Networking has always been a top way to attract high-paying clients, but podcasting is a new spin on the strategy.
Five years ago, Jodi Katz started her top-rated podcast, WHERE BRAINS MEET BEAUTY™, as a way to network within her industry in a way that felt rightsized for her personality.
“I’ve always been someone who feels really at ease one-on-one with new people, but I freeze when in a group,” says Katz. “The bite-sized interview format of my show felt both safe and empowering to me as I explored a medium that was new to me.”
Katz has been a respected voice in the beauty and wellness industry for almost 20 years, 15 of them as founder and creative director of Base Beauty Creative Agency. She started her career in advertising at the legendary agency BBDO, followed by positions on the editorial side of Cosmopolitan and Glamour magazines.
“I saw the podcast as a way to dig deeper and learn more about my peers than I could by quickly asking about their kids or their last job while rushing into a meeting or during chitchat at industry cocktail parties,” says Katz. “The target is the intersection of professional desires and personal backstories. I don’t need to hear about product launches or upcoming marketing campaigns in this forum—there are plenty of other ways I stay current on all of that. I want to learn about my guests’ childhood dreams, their motivations and goals and how they feel about their journey so far.”
To ensure that the wisdom of her guests reaches a wider audience, Katz asked me for editing help in writing a book about facing the seduction of success, which will be published in 2022. I asked Katz to share some tips for getting more success out of a podcast:
- Listen to other shows in your genre. “My show is rooted in the beauty industry, and there are many podcasts devoted to beauty products, tips and tricks,” says Katz. “For my show to stand out, I needed a differentiating angle.”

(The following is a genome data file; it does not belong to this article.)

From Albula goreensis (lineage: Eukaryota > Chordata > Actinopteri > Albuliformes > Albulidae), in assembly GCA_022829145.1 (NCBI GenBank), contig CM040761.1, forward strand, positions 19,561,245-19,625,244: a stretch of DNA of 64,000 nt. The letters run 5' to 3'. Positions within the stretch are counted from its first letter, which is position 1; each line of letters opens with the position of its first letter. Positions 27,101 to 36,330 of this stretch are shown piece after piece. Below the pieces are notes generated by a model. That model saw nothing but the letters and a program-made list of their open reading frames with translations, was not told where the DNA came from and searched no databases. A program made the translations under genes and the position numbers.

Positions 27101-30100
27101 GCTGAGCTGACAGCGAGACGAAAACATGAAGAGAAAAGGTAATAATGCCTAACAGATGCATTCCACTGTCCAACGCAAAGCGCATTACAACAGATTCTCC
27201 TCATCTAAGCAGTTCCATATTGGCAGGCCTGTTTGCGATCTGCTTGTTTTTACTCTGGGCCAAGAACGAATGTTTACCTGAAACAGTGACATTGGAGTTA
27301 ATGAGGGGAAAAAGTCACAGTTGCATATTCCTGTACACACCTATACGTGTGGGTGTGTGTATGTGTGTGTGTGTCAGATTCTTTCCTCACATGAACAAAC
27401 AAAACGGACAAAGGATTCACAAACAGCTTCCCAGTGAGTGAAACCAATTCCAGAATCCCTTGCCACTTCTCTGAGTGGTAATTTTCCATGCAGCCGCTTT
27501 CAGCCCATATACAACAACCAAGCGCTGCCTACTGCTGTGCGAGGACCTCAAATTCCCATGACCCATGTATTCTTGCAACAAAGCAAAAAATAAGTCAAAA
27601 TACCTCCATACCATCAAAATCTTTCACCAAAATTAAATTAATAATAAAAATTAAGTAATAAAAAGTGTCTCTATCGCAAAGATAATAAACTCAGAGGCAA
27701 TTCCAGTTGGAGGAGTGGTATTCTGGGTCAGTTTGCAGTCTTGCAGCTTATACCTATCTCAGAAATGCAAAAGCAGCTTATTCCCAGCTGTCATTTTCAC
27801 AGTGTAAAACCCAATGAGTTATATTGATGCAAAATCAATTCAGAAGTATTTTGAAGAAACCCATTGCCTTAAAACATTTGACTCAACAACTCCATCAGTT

- Don’t be rigid. “The beauty of this medium is that you can set your own guardrails,” says Katz. “In the early episodes, I recorded shows remotely, which made it easier for me to schedule guests. Then we moved to face-to-face interviews, which made for much richer content and a more fun listening experience for our fans. But once Covid started, we were back to recording remotely. To celebrate our fifth anniversary, we innovated the remote format with live streaming—each episode is now recorded via YouTube Live, so our fans can watch the show get made in real time. For our classic podcast listeners, the episodes are still available for download in their favorite podcast apps.”
- Think long term. “No matter your goal for a podcast, no success is reached overnight,” adds Katz. “Think of this as an ongoing part of your workload, something that over a long time has the possibility to create real impact. But five or ten episodes won’t get you there. Keep going, one step at a time, and momentum will come.”
- Recycle your podcast in many ways. “Be efficient with your time and resources by taking full advantage of your rich podcast content,” says Katz. “Post transcripts of your shows on your website to feed Google rich SEO, use pull quotes from the show to reach new listeners via social media, make partnerships with like-minded industry events to promote their efforts while giving visibility to your show. Be creative here to work smarter, not harder.”
Over 200 episodes later, the show’s role in her life goes way beyond networking.
“It’s both free therapy and free business coaching for me, guided by the talented and ambitious guests that are generous with their time and vulnerability,” says Katz.